More on the fire station site

Every now and then there is a really good response or explanation that comes from city staff that I feel the public might be interested in seeing.  The following is a note from Mike Nigbur, who is the city’s property manager.  This is responding to a question about how we arrived at a decision to purchase the relocation site for Fire Station #2.

First of all I would like to begin by stating the City’s process for acquiring properties is similar to that of the average buyer.  Meaning we find a parcel we are interested in and negotiate the best possible price.  Just like in private transactions the seller can ask any price they want for the property…..however, that price determines how fast the property will sell.  Again, just like the private transactions if the seller chooses not to negotiate on the price then the buyer has two choices…..buy the property or walk away.

In the City’s situation, even though we may act like a normal buyer we are bound by state and federal regulations on our acquisitions related to federal and state projects.  These requirements do set specific requirements as to the methodology we must follow for those types of acquisitions.  In federal/state funded acquisitions an appraisal is required as part of the process.  Sometimes values identified in the appraisal support the prices desired by the owner and other times they do not.    In this case the fire station is not a federal or state funded project so the City does have more latitude to act like a normal buyer and no appraisal is necessary.

Being in the banking industry you may be aware that the use of appraisals is not a hard and fast science but rather it is an opinion of value.    I would also presume you are aware that there is a clear distinction between price the property may bring and what that value may be identified in an appraisal of that same property.  Price is based on a what a willing buyer and willing seller agree upon for the sale of a property. The Appraiser’s opinion of value is based on that appraiser’s judgment after reviewing the historical sales information, making ‘adjustments’ and even considering the market trends.  However in the end the opinion of value is just that….an opinion, even though it is based on years of expertise of the individual appraiser.   It is common that two appraisers reviewing the same parcel often come up with two very different values.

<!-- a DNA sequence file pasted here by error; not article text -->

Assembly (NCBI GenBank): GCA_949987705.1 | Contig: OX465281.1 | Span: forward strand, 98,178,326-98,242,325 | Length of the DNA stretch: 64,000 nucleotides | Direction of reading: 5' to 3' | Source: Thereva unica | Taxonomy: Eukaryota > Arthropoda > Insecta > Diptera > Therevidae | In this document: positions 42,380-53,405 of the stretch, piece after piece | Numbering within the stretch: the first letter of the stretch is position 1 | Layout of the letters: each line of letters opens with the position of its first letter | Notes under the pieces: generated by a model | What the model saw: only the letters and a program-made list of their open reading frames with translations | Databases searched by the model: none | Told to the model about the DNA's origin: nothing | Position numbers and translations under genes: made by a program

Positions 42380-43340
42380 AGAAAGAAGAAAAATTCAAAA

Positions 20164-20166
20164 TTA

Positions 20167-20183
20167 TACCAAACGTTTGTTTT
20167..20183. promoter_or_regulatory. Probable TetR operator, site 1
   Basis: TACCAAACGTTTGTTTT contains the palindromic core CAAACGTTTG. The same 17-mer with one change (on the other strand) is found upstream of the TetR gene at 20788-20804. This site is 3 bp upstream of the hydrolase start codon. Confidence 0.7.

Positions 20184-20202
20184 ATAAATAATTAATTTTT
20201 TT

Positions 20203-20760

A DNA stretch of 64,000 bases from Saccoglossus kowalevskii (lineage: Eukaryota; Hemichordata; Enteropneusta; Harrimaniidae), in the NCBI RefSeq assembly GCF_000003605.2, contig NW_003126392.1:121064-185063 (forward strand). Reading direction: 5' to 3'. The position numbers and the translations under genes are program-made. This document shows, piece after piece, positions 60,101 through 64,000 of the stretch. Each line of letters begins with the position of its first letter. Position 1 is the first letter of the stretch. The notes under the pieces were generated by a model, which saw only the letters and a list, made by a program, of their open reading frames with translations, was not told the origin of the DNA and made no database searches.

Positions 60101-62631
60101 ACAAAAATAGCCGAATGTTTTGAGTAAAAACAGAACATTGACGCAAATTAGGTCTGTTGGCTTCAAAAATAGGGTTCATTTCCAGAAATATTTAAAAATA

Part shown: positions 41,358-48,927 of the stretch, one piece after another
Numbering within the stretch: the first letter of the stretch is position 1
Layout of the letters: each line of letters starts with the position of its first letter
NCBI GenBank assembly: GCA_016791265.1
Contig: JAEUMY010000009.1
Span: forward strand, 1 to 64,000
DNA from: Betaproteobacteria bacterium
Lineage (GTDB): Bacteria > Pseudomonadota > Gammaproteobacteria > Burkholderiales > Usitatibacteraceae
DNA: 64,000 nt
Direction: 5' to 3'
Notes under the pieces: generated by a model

This same concept holds true for buyers and sellers when determining price.  The criteria used by the buyer and seller to settle upon that common price could and often do consist of a multitude of variables or restrictions ( ie property scarcity, the need to purchase versus desire to purchase, property characteristics,  price, age, etc).  Some items considered by a buyer may not be those typically considered by the appraisers.  Those other items considered by the buyer likely have a value to the buyer that may not be reflected in the normal market…..thus the perceived willingness to tolerate a price on the higher end of the range for the property. This same consideration holds true for sellers. Some sellers may be willing to accept a lower price due to issues they may be considering, ie the need to sell due to lack of funds or relocation or other personal issues.  Whereas other sellers may have no need to sell the property or they may have the ability to hold the property for a long period.  In those situations the sellers tend to be less willing to negotiate on the price.  In the long run trends for value are supported based on what the properties (or price) are sold for.

As Michael mentioned in his response, for the fire station the main criteria for selection of a fire station is location for proper access, coverage and overlap to maintain a safe city.  Lower on the list for site selection by the Fire Staff is the price for the property.   Based on that locational criteria used for the fire station and the availability sites (willing sellers) in the area, these criteria narrowed the City focus and desire on acquisition of property to the preferred location. Based on this preferred location staff provided the information to the City Council for their approval.  The Council always maintains the final determination on the acquisition of property.  In this situation there was good discussion on the merits of price & location.  In the end each council member made their own decision and casted their vote on the basis of ‘criteria’ they believed to be critical in determining if this acquisition should move forward or not.

Obviously, there is much more detail that goes into any acquisition but I hope this helps provide the overview you were looking for.

Michael J. Nigbur
Real Estate Broker * Landscape Architect * Real Estate Appraiser

Infrastructure Asset and Property Manager
City of Rochester Public Works Department
507-328-2410 Office      507-328-2401 Fax
mnigbur@rochestermn.gov

One comment

  1. The issue, in my opinion, is not how the price was determined but why the city planners did not protect the property from escalating development pricing. That is using official maps to locate public facilities when the plan for an area is considered, then the city becomes the default buyer, so when the construction of new roads and other infrastructure by the public increases potential prices of the land the city will have been able to acquire it at the lower predevelopment price. Yes this means that the city then holds land for the future but this seems better than paying the post development price.

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